Color us aghast. Can you imagine, a red-light camera program that's not about safety?
Why, it turns out that all along we've been deceived. It's about ... yes ... the money.
Gosh, imagine that.
While angry motorists have turned to everything from the ballot box to detectors with camera databases, camera enforcement devices continue to spread across this great land of ours. The only time they go away, apparently, is when they don't make money.
In Santa Maria, California, camera vendor American Traffic Solutions (ATS) ended its contract with the city after deciding the system, which it inherited from a different (and bankrupt) vendor it took over, wasn't generating sufficient revenue.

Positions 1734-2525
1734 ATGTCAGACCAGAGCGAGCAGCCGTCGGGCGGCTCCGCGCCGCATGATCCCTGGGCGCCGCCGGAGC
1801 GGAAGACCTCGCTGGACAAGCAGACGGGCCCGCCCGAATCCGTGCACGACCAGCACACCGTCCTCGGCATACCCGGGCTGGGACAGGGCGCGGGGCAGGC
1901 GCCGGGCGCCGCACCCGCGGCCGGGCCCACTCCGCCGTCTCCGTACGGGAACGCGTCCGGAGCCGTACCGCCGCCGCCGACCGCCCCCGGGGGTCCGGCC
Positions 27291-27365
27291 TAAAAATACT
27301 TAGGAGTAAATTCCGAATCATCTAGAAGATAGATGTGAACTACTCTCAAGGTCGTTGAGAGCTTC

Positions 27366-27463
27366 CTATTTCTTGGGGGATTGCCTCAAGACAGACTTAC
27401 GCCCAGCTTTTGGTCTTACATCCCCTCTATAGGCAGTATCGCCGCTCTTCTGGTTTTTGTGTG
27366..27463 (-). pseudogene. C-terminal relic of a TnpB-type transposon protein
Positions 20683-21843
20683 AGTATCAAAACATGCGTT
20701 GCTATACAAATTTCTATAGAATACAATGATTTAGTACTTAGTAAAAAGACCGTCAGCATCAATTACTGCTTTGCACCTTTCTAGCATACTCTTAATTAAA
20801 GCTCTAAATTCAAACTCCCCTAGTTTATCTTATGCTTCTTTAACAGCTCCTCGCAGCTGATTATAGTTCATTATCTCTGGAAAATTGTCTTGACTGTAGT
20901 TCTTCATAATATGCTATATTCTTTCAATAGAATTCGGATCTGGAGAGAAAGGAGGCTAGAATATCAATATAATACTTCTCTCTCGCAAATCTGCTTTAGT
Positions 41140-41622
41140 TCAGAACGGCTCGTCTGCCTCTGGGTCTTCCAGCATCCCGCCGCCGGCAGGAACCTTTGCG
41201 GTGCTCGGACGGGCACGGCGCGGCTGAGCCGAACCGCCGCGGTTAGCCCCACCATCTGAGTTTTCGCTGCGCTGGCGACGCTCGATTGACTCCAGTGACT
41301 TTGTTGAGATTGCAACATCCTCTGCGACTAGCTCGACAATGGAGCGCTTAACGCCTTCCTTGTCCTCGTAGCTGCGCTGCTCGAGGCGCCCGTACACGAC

ATS not only shut down the system, it removed all the equipment. Which meant that Santa Maria had to dismiss all violations issued as a result of the cameras, since the city no longer had the necessary evidence to prove the alleged infractions. From 2010 Toyota Prius greens all the way up to 2010 Chevrolet Corvette ZR1 racers ... everyone's tickets went away.
Still, Santa Maria plans to install equipment from another vendor soon. Santa Maria police officials asserted that the cameras "encouraged safer driving habits," though they did not cite specific evidence.
Camera systems have come under repeated attack in the courts for violations of various state laws on evidence, on public notice, and other grounds. In June, Maine banned camera enforcement outright, the latest of a total of five states to oust them.
But camera proponents continue to insist that cameras are there solely for safety reasons. Until, of course, they're not there.